Saturday, September 22, 2018 12:30 pm - 2:30 pm
Heather Berlin / Icahn School of Medicine at Mount Sinai
You are your brain, according to modern neuroscience, but how exactly do your thoughts, feelings, perceptions and sense of self derive from this three-pound organ locked inside the black box of your skull? Cognitive neuroscientist Dr. Heather Berlin has been seeking answers to those questions for decades, and finding surprising answers in the brains of people with psychiatric and neurological disorders. What happens in the brains of people who can’t control themselves, or whose sense of self is fragmented, or lost entirely? By tracing the distinct brain circuits that give rise to her patients’ disorders, Dr. Berlin is revealing the neurophysiology that makes each of us who we are.
Join us on a journey deep into the brain, the mind, and the self, as Professor Berlin reveals the startling and exciting recent findings of cutting-edge neuroscience. How does your brain accomplish spontaneous creativity? How much self-control or “free will” do we really have? And what does the future hold, once brains begin to integrate with “neural prosthetics”? Get to know your dynamic unconscious mind, a bigger part of “who you are” than you could ever guess, with Dr. Berlin as your guide.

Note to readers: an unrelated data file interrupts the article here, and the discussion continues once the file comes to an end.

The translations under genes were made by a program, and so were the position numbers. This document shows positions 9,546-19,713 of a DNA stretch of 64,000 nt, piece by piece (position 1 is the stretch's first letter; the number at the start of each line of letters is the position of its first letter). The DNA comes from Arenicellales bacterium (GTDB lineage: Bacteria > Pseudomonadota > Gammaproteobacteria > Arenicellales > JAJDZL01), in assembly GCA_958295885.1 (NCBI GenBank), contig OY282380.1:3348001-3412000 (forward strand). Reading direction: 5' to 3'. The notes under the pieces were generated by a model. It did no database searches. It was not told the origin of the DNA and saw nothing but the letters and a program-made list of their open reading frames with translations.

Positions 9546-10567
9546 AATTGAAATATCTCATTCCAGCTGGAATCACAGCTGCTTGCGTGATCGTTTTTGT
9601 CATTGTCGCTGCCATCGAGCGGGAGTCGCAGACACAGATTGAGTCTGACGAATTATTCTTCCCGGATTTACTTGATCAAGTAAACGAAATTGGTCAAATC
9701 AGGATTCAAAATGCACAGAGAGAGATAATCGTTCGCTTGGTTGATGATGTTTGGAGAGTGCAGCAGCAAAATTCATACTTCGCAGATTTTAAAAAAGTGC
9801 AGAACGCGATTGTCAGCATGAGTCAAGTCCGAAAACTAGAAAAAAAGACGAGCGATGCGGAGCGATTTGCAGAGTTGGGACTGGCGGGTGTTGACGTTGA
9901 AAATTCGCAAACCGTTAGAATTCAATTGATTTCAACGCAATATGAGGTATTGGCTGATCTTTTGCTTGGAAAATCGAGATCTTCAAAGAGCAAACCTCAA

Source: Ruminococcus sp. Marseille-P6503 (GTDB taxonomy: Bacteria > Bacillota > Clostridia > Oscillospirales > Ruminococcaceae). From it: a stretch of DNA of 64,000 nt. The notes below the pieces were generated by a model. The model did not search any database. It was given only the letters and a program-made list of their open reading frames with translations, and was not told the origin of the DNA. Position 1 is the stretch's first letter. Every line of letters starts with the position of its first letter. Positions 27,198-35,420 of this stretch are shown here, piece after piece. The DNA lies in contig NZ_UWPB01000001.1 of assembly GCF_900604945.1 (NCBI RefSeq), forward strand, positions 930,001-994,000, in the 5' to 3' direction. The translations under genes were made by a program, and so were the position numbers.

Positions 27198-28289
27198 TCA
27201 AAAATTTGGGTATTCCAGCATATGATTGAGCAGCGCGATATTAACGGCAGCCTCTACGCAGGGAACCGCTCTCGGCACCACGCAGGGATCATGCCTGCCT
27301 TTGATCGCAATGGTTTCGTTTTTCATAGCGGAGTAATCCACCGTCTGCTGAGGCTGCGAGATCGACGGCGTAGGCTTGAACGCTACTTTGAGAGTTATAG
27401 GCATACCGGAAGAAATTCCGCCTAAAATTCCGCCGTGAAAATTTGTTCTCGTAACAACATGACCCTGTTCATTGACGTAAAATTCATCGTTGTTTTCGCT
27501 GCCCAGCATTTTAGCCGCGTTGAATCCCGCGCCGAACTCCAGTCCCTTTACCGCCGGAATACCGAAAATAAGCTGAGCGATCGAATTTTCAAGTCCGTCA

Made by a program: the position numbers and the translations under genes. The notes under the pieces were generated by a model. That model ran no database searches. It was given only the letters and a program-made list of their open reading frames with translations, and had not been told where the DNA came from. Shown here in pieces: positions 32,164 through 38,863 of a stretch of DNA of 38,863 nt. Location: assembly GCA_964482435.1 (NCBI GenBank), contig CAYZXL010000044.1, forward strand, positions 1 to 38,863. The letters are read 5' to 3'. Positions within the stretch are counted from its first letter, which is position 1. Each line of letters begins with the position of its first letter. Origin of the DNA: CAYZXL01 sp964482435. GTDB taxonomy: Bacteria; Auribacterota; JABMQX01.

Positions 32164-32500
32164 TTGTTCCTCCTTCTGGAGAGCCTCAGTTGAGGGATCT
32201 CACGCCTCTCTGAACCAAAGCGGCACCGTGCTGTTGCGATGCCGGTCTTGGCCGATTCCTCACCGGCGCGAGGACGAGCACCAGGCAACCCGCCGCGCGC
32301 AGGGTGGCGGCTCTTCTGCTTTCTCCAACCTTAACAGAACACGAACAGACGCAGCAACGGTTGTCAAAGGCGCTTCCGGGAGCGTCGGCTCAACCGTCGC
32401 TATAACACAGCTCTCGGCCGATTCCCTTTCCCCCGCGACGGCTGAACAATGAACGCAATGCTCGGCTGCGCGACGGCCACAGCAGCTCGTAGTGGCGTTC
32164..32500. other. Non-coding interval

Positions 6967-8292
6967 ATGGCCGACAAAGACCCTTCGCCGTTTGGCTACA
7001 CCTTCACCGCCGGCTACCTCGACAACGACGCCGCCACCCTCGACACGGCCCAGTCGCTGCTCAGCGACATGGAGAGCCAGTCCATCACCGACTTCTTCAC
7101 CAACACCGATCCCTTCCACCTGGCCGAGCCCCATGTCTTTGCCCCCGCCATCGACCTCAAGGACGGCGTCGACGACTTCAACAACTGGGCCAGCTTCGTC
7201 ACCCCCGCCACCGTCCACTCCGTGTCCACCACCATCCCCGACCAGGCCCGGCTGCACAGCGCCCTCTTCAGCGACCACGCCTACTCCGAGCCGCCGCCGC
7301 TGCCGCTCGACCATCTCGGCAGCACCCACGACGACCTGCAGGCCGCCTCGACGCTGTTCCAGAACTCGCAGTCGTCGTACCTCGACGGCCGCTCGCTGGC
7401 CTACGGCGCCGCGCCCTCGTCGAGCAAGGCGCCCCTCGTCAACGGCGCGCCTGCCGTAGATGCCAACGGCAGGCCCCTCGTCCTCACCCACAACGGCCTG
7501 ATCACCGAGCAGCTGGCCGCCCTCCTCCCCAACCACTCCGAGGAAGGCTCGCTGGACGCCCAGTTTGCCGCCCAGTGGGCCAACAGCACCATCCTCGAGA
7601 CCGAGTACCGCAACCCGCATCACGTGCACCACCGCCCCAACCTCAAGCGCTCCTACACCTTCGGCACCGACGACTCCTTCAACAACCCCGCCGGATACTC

For more lectures about the human brain check out the rest of Professor Heather Berlin’s lectures in our video library. Sign up for One Day University Membership today for unlimited access to hundreds of talks and online lectures.
Heather Berlin is a cognitive neuroscientist, Professor of Psychiatry at the Icahn School of Medicine at Mount Sinai, and Visiting Scholar at the New York Psychoanalytic Society and Institute. She is a committee member of the National Academy of Sciences’ Science and Entertainment Exchange, and host of the PBS series “Science Goes to the Movies,” and the Discovery Channel series “Superhuman Showdown.”Professor Berlin has been the recipient of numerous awards and fellowships including a Young Investigator Award from the American Neuropsychiatric Association, the International Neuropsychological Society Phillip M. Rennick Award, and the Clifford Yorke Prize from the International Neuropsychoanalysis Society.